http://cbs5.com/video/?cid=129
Then you have to seek out the real estate clips.
Again, look for Aug.1 2009 6:57PM.
There are a couple of others too.

I'm angry that they are sending the "buy it now" message again after all of this misery.
The local media was a huge component in the fueling of the bubble.
Now they seem to be returning to this crap.
Why is there no alternative viewpoint?

Am I overreacting?

Aug 3, 2009, 2:16:00 AM  
Blogger Matthew said...

My thinking on that, Mountainwatcher, is that if they write about it enough, then the last few years will not really seemed to have happened or if they write about it enough the last few years will be looked on as the exception vice the norm, with the norm being all the bubble propaganda BS...

In the end, we're pretty simple creatures with lots and lots of faults.. our biggest fault lately is the sense of value and work and money.. our work ethic.. it's trashed.. so these RE progaganda journalists will always have a ready and willing audience to write to...

It's total BS...

Cash for clunkers.. bailouts upon bailouts... remove the government stimulus and what do you have ?? you have high housing prices that will continue to choke off other industries (eg. auto/mfg) unless you lower / kill mortgage underwiting standards and restart all that subprime / Alt-A stuff all over again... as a nation, trust me, we're dying to do just that..

Government's #1 job is not to govern, it's to preserve itself... I'm absoultely, positively clear on that.. that includes the Obama Admin too (who I voted for).. That Job #1 MOU goes for every state and federal agency... every senate body, every agency, every house ... every damn one... Job #1 is keeping your job and selling your story or service...

Obama is alreadry running his mouth too much on saving the economy.... This is true whether the Dems or Repubs are in office, so, with that, anything is possible I guess... I would not be surprised, at all, not a bit, to see this thing get going all over again within 2 years.... it's like heroin to politicians and industry pundits.. it's an easy fix and one you can declare political victory on with the ignorant and lazy masses who wouldn't know any better, anyhow.. Government, Wall Street, the Fed and industry all know they have many, many potential junkees (FB wanna bees) just waiting for that next bubble fix and housing is the best game in town... for sure..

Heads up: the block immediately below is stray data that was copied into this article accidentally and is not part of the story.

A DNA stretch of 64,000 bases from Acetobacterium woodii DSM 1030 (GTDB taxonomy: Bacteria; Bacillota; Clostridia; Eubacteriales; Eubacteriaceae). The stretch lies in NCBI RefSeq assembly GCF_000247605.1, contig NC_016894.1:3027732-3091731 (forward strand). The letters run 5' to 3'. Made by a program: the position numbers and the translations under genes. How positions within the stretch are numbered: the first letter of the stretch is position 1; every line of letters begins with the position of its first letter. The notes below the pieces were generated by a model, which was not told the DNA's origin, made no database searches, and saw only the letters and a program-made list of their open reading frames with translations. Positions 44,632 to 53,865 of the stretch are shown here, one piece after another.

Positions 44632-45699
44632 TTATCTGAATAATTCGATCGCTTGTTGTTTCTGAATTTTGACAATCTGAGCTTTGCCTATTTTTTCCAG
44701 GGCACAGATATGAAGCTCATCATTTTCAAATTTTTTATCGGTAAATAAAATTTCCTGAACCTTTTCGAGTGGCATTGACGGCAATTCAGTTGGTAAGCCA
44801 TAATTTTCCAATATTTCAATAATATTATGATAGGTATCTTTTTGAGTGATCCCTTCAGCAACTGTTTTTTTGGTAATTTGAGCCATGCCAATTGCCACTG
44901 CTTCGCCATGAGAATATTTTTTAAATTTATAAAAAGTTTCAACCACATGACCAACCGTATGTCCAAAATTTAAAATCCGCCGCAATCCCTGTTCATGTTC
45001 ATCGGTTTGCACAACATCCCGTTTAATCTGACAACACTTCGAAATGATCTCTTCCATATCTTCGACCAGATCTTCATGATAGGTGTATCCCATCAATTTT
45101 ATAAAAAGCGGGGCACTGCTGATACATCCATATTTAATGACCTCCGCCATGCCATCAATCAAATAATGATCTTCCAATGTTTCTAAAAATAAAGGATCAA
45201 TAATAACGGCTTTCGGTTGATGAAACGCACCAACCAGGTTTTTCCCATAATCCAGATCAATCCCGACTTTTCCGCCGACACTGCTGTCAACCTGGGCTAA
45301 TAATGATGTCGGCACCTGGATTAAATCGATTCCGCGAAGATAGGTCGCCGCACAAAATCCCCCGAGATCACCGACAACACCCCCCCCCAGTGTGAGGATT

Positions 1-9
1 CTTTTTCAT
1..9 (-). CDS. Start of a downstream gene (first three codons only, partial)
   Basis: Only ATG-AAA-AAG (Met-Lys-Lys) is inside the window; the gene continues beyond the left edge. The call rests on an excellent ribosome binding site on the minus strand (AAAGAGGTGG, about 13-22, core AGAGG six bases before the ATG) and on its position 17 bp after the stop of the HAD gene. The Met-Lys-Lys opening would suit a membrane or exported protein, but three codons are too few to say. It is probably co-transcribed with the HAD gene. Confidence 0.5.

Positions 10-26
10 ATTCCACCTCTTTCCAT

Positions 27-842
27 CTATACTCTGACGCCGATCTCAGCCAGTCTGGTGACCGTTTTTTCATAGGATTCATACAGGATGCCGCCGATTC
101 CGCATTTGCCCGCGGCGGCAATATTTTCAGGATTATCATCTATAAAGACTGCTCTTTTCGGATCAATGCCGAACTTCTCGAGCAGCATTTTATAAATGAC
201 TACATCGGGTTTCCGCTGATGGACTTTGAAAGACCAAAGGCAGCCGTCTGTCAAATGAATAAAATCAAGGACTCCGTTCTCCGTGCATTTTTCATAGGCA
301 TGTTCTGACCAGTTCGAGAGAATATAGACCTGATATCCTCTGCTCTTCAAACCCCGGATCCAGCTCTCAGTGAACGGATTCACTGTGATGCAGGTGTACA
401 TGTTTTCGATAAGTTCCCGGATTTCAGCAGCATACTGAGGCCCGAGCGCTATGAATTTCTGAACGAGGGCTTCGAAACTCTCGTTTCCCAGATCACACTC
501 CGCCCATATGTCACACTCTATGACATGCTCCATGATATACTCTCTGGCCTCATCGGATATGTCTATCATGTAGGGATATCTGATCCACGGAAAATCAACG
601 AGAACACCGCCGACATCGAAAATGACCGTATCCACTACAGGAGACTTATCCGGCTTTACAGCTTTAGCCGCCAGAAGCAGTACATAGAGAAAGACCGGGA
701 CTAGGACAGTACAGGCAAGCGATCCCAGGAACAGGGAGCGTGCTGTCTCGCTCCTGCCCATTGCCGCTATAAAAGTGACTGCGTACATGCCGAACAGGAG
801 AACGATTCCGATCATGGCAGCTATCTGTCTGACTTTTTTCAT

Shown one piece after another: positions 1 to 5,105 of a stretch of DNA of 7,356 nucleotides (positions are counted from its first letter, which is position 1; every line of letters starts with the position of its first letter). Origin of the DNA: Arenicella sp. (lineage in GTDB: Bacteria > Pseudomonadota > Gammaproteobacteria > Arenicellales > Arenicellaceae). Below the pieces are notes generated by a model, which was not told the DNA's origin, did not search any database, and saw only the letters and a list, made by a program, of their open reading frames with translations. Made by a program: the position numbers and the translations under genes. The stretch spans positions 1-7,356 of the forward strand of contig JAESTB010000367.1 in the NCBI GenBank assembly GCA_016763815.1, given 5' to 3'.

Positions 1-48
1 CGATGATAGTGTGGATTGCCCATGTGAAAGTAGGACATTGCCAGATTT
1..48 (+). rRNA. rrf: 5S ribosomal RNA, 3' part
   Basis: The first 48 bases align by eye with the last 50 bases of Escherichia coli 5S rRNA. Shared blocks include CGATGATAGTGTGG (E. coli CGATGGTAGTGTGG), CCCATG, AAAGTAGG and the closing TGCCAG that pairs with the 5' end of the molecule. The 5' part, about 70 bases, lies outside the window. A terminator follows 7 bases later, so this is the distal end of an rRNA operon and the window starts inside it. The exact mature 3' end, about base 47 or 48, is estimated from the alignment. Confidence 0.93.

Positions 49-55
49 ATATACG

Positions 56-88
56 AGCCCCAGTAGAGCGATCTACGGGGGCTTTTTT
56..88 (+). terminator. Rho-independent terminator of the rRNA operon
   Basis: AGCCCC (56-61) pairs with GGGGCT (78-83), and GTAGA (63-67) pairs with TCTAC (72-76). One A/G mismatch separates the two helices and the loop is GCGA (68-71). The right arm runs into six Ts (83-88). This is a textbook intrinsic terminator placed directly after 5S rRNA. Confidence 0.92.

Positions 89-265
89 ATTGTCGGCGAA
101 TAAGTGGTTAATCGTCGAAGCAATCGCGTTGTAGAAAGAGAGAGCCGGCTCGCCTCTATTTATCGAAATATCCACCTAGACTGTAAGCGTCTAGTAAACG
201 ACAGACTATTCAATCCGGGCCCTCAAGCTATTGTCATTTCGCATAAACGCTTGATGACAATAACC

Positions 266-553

A joke..

Aug 4, 2009, 5:33:00 AM  
Blogger Matthew said...

The dilema I'm facing right now is whether to play the sorted game under the sorted rules that are being put in place or not... not about buying a house right now (not here, not now), but doing things like going "all in" with this market... see it for what it is and who cares about reality or not... it's just a game anyhow..

After all, we've got Goldman Sachs reporting record earnings, the autho industry being held together by the US taxpayer, the US deficit to surpass $2T/year this year (easily) and >10% unemployment... That's not to mention armies, marines and sailors spread around the world in countries that despise us or on oceans that are heating up and dying ...

Yes, it sounds like it's time to go all in..

Aug 4, 2009, 5:45:00 AM  
Blogger marinite2 said...

As hard as it might be to believe, it appears the Fed and other central banks around the world are on their way to creating an even more massive bubble to replace the one that just burst.

If this is right, and I am not sure that it is, it implies that I get the dubious honor of starting a Marin Real Estate Bubble Blog 2 site in the near future. Or maybe just continue on with this one. Or better yet, let someone else carry the torch as I have long since lost motivation.